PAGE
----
“You will be expected to pay for all your medical needs upfront and then claim from the RAF. So in essence the annuity payments are worthless.

“The general damages claim is what people use to get treatment and survive in the event of a life-changing event. With the new bill, people will get nothing.

“As a medical practitioner I believe this is immoral and professionally I believe it is unethical,” Edeling said.

Presently a victim is covered if injured by a negligent driver, irrespective of where the accident happens. But Erasmus said under the new system the accident must have taken place on a public road.

Injuries suffered in motor vehicle accidents in parking areas, sports fields, farm roads, driveways, private estates, game reserves or any other private road will not be covered.

Pedestrians crossing a highway are also excluded.

Layton Beard, spokesperson for the Automobile Association of South Africa said statistics from the Road Traffic Management Corporation (RTMC) indicated that pedestrians were the most at-risk road user group in the country.

In 2022, 42% of the 12436 deaths on the country’s roads were pedestrians and in 2021 41% of all road deaths were pedestrians.

The RTMC report also notes that children are seriously affected by road crashes in South Africa and particularly vulnerable as pedestrians.

Under the proposed bill claimants will not be covered if hit by an unidentified vehicle. Under the present system, so-called “hit and run” incidents are compensated.

Presently anyone, regardless of nationality, who is injured by a motor vehicle in South Africa is covered. The proposed amendments don’t allow for compensation for any person who is not a South African citizen or direct permanent resident.

The proposed changes also specifically exclude from compensation any driver, pedestrian or cyclist over the legally prescribed alcohol limit, regardless of who was at fault, as well as their dependants should they be killed.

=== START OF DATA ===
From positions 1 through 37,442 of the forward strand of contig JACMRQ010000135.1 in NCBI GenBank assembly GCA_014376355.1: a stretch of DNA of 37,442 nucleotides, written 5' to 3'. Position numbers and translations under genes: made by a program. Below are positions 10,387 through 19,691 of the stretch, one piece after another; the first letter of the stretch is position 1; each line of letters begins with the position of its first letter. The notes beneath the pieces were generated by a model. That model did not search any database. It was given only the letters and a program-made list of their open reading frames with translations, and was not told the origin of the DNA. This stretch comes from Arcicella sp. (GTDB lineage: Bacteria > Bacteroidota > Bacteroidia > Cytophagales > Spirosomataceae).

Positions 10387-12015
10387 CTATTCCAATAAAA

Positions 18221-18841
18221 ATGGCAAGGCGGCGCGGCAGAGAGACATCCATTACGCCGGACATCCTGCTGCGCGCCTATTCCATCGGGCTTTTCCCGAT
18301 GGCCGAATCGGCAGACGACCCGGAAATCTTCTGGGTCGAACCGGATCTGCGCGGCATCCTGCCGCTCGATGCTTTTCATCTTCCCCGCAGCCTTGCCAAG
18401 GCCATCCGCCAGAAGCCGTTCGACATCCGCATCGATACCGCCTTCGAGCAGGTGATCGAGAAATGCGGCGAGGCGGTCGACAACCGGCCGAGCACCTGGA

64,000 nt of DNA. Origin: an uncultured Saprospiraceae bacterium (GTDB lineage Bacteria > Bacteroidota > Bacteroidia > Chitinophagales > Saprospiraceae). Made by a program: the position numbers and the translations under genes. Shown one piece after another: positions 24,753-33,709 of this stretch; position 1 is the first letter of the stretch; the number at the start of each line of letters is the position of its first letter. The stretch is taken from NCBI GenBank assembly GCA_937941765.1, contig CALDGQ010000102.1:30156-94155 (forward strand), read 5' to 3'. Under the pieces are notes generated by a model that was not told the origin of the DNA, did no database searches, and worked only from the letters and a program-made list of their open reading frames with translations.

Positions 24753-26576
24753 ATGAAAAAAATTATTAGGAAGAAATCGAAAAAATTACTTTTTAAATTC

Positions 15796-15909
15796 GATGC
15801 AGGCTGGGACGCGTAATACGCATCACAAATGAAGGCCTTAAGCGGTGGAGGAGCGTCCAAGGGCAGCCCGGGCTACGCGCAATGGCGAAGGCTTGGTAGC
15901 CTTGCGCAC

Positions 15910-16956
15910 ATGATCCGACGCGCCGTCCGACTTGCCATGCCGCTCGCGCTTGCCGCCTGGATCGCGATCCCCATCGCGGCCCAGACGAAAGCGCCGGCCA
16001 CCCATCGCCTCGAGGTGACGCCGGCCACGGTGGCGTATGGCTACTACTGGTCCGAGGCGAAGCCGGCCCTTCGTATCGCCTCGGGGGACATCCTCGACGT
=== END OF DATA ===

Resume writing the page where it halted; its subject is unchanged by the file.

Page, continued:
Erasmus said it was also probable that this section would be interpreted to mean that passengers of persons who have drunk alcohol will also be excluded from any compensation.

“Importantly, the RAF will be able to recover expenditure from persons who have drunk alcohol even if they did not cause the accident that they were involved in,” he said.

The implication for medical aid schemes and medical aid members is also huge.

Erasmus said there would be no reimbursement of expenses covered by medical aid/insurance. “We predict this will drastically increase premiums with dire consequences for all medical aid members.

“And then unlike the current dispensation, all future medical claims will have to be pre-authorised by the RAF or they will not be paid.

“We predict this will create serious time lags for victims who urgently require care.”

The clause relating to claims against the person who caused the accident needs to be reviewed.

Erasmus said since 2008 innocent victims have not been entitled to sue the wrongdoer for damages not recovered from the RAF.

“We believe that if we are moving away from compensation this clause definitely needs to be restored so victims have the right to sue the wrongdoer.”

He stressed that the proposed amendment affected each and every South African and could not be allowed to go forward in its current format.

“As concerned citizens you can lodge your complaint before October 6 at

Pretoria News